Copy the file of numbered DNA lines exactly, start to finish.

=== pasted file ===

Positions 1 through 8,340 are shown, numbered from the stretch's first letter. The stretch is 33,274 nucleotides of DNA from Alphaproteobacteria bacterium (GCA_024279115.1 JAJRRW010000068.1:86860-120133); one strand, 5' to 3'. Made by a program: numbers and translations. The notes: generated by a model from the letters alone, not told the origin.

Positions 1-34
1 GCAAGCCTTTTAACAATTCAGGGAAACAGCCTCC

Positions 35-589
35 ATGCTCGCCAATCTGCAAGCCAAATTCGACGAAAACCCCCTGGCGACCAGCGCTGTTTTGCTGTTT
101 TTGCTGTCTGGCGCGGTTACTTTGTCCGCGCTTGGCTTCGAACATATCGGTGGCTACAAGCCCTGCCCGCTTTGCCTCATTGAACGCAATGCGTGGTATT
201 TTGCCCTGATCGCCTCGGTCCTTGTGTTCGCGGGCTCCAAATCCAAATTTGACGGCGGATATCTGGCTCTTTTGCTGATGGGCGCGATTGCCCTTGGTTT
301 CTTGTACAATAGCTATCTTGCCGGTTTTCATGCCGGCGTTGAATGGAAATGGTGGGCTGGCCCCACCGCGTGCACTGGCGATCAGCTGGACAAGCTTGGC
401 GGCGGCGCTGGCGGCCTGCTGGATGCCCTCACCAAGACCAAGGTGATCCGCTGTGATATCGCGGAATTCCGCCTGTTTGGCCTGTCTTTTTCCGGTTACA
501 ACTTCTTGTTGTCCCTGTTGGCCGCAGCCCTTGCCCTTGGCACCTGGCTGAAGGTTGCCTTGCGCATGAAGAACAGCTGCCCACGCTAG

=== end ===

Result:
Positions 1 through 8,340 are shown, numbered from the stretch's first letter. The stretch is 33,274 nucleotides of DNA from Alphaproteobacteria bacterium (GCA_024279115.1 JAJRRW010000068.1:86860-120133); one strand, 5' to 3'. Made by a program: numbers and translations. The notes: generated by a model from the letters alone, not told the origin.

Positions 1-34
1 GCAAGCCTTTTAACAATTCAGGGAAACAGCCTCC

Positions 35-589
35 ATGCTCGCCAATCTGCAAGCCAAATTCGACGAAAACCCCCTGGCGACCAGCGCTGTTTTGCTGTTT
101 TTGCTGTCTGGCGCGGTTACTTTGTCCGCGCTTGGCTTCGAACATATCGGTGGCTACAAGCCCTGCCCGCTTTGCCTCATTGAACGCAATGCGTGGTATT
201 TTGCCCTGATCGCCTCGGTCCTTGTGTTCGCGGGCTCCAAATCCAAATTTGACGGCGGATATCTGGCTCTTTTGCTGATGGGCGCGATTGCCCTTGGTTT
301 CTTGTACAATAGCTATCTTGCCGGTTTTCATGCCGGCGTTGAATGGAAATGGTGGGCTGGCCCCACCGCGTGCACTGGCGATCAGCTGGACAAGCTTGGC
401 GGCGGCGCTGGCGGCCTGCTGGATGCCCTCACCAAGACCAAGGTGATCCGCTGTGATATCGCGGAATTCCGCCTGTTTGGCCTGTCTTTTTCCGGTTACA
501 ACTTCTTGTTGTCCCTGTTGGCCGCAGCCCTTGCCCTTGGCACCTGGCTGAAGGTTGCCTTGCGCATGAAGAACAGCTGCCCACGCTAG